Home' Trinidad and Tobago Guardian : August 16th 2013 Contents A29
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Cameroon has formally taken full sovereignty of
the oil-rich Bakassi peninsula, ceded by Nigeria in
The territory was handed over after an International
Court of Justice ruling, ending years of border skirmishes.
The five-year UN-backed transition period exempted
residents in the area, many of them Nigerian fishermen,
from paying tax. Now the Nigerians must also apply
for a residence permit or take up Cameroonian citi-
zenship if they wish to remain.
The BBC s Randy Joe Sa ah in the capital, Yaounde,
says official figures put the number of people living in
the peninsula at 300,000, 90 per cent of whom are
Nigeria. It is not clear how many have decided to leave
the region, but it is believed most have decided to
remain, he says. Most of those who have left Cameroon
are living in camps in Nigeria s Cross River state, where
they have been critical of the authorities for not doing
enough to resettle them.
It was agreed that the transitional phase would allow
Cameroon to develop an administrative presence in the
1,000 square kilometres (386 square mile) area, which
juts into the Gulf of Guinea. (BBC)
Bakassi residents to pay tax under Cameroon sovereignty
CAIRO---Hundreds of supporters of Egypt s
Muslim Brotherhood stormed a government
building in Cairo yesterday and set it ablaze,
as fury over a security crackdown on the
Islamist movement that killed hundreds of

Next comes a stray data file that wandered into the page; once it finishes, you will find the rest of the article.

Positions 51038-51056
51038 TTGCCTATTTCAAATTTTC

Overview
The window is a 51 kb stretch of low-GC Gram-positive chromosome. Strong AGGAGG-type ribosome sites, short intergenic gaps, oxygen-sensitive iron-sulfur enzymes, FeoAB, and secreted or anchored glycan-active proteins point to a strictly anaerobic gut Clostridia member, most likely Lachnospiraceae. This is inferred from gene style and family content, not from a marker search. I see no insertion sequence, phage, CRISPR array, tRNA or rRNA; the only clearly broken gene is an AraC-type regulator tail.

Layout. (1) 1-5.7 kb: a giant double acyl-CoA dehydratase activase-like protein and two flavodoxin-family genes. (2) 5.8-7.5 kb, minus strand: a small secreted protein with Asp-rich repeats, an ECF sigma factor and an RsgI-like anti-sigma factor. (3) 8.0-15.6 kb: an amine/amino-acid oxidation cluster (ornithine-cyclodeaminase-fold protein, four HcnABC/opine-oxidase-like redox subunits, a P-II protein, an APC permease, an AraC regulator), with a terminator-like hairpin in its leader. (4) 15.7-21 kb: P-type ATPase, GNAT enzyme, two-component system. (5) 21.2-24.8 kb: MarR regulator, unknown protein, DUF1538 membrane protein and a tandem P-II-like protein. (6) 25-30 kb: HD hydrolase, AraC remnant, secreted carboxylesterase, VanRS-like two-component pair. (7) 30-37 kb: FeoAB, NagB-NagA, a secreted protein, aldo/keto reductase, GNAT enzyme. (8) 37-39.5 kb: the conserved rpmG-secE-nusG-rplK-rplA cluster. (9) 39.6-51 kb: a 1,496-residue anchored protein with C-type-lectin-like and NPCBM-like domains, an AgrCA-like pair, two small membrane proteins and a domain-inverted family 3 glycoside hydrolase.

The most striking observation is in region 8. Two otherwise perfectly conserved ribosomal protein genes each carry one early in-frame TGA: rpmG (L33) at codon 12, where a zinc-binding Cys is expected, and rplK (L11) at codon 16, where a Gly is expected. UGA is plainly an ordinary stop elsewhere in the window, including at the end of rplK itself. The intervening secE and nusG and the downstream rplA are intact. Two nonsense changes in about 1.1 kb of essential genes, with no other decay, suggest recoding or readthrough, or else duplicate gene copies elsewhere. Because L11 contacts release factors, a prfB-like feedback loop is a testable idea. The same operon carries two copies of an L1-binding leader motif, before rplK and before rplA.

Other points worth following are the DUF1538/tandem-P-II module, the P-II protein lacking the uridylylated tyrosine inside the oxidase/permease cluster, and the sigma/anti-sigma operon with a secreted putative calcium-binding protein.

people spilled on to the streets.
In Alexandria, Egypt s second largest city,
hundreds marched to protest against
Wednesday s violent breakup of Brotherhood
sit-ins in the capital, prompting nationwide
violence in which at least 525 people died
and thousands were wounded.
"We will come back again for the sake of
our martyrs!" the protesters chanted.
They demanded the reinstatement of for-
mer President Mohamed Morsi, who was
deposed by the army six weeks ago after
mass demonstrations against him, and whose
ouster triggered a crisis that has polarised
the most populous Arab nation.
Brotherhood spokesman Gehad El-Haddad
told Reuters that anger within the movement,
which has millions of supporters, was
"After the blows and arrests and killings
that we are facing, emotions are too high to
be guided by anyone," he said.
The Brotherhood called on followers to
march in Cairo yesterday, while funeral pro-
cessions for those who died will provide fur-
ther potential flashpoints over the coming
On Wednesday, protesters clashed with
police and troops who used bulldozers, tear-
gas and live ammunition to clear two Cairo
sit-ins that had become a hub of resistance
to the military.
The clashes spread quickly to Alexandria
and numerous towns and cities around the
mostly Muslim nation of 84 million.
A Reuters witness counted 228 bodies,
most of them wrapped in white shrouds,
arranged in rows on the floor of the Al-Imam
mosque in northeast Cairo, close to the worst
of the violence.
Some men pulled back the shrouds to
reveal badly charred corpses with smashed
skulls. Women knelt and wept beside one
body. Two men embraced each other and
shed tears by another.
In the aftermath of the bloodshed, and
with the death toll expected to rise further,
Morsi supporters were left dazed by a crack-
down that was more swift and brutal than
Army chief General Abdel Fattah al-Sisi
removed Morsi from power on July 3 in the
wake of huge protests by people frustrated
at the lack of progress on economic reform
and wary of what they saw as a creeping
Islamist power grab.
But the subsequent crackdown points to
a bleak future for the Brotherhood, which
was suppressed for decades under autocrat
Hosni Mubarak before he was toppled in a
2011 uprising. (Reuters)
A fresh wave of bombings in the Iraqi cap-
ital Baghdad has killed at least 33 people and